The president-elect, Donald J. Trump, has made it clear during his campaign that he wants to repeal the Affordable-Care Act (“ACA”). However, his plans for implementing a new healthcare plan and his stance on regulating drug prices is very uncertain.
If the ACA is repealed, it would leave more than 20 million people without health insurance and end certain benefits such as free birth control and coverage under parents’ health insurance through the age of 26. Repealing the ACA would also get rid of some of the regulations in place for keeping drug prices low.
However, biotech and drug stocks can rejoice in the lifting of these regulations. The ACA has been restricting some of the potential profit of these large healthcare companies by forcing them to offer more widespread care and putting pressure on pharmaceutical companies to lower drug prices.
A Clinton presidency for healthcare and biotech stocks would have been further devastating given her strong stance on cutting drug prices.
Another one of the concerns is that Trump will not make drug pricing a priority in his campaign. He has been unclear about his policies, occasionally endorsing importing cheaper drugs from abroad and support for Medicare negotiating lower drug prices, both of which are views that deviate from the traditional Republican view.
However, Trump and the Republicans are united in their intention of abolishing Obamacare. A Republican makeover of health care policy would lead to fewer insured Americans and lower availability and utilization of prescription drugs.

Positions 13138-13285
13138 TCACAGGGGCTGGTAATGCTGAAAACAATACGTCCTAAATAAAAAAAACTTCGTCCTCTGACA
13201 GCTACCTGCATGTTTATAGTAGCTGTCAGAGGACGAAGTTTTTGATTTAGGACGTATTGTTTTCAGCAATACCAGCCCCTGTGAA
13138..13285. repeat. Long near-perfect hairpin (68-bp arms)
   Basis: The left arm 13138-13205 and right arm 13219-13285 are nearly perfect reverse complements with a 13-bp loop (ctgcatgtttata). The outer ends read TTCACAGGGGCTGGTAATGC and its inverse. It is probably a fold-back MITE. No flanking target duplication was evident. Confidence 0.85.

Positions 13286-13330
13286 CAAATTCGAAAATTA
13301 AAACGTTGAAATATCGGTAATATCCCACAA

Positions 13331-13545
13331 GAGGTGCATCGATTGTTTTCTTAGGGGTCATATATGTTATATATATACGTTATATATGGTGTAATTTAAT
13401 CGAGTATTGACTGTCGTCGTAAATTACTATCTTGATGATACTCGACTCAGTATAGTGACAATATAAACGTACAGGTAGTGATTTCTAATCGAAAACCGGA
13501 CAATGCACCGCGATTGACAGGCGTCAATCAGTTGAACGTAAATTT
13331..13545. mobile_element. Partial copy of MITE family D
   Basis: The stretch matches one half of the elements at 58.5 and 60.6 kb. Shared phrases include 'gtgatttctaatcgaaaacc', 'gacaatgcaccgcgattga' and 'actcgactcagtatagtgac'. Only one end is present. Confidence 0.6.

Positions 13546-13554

Without a super-majority in the Senate, Trump’s efforts to repeal the ACA will be impossible without bipartisan support; in this aspect without support from both sides his impact on the pharmaceutical companies will be very limited.
Trump has mentioned that he would allow different health insurers to complete across state borders, which he claims would keep costs low. However, health experts disagree with this statement and say that having competition between states would have large implications for the healthcare sector.
Overall, Trump’s main impact on both the pharmaceutical and biotech industries are limited to what he can accomplish regarding repealing the ACA.
If the Republicans can manage to repeal the ACA, healthcare companies could expect to see an increase in profits when the restrictions on pricing are removed and when they are no longer obligated to insure every American. Without Clinton pressuring drug companies to keep prices low, pharmaceutical companies might benefit from the ability to raise prices.
The outcome of the pharmaceutical and biotech industries are about as unclear as Donald Trump’s policies regarding those industries.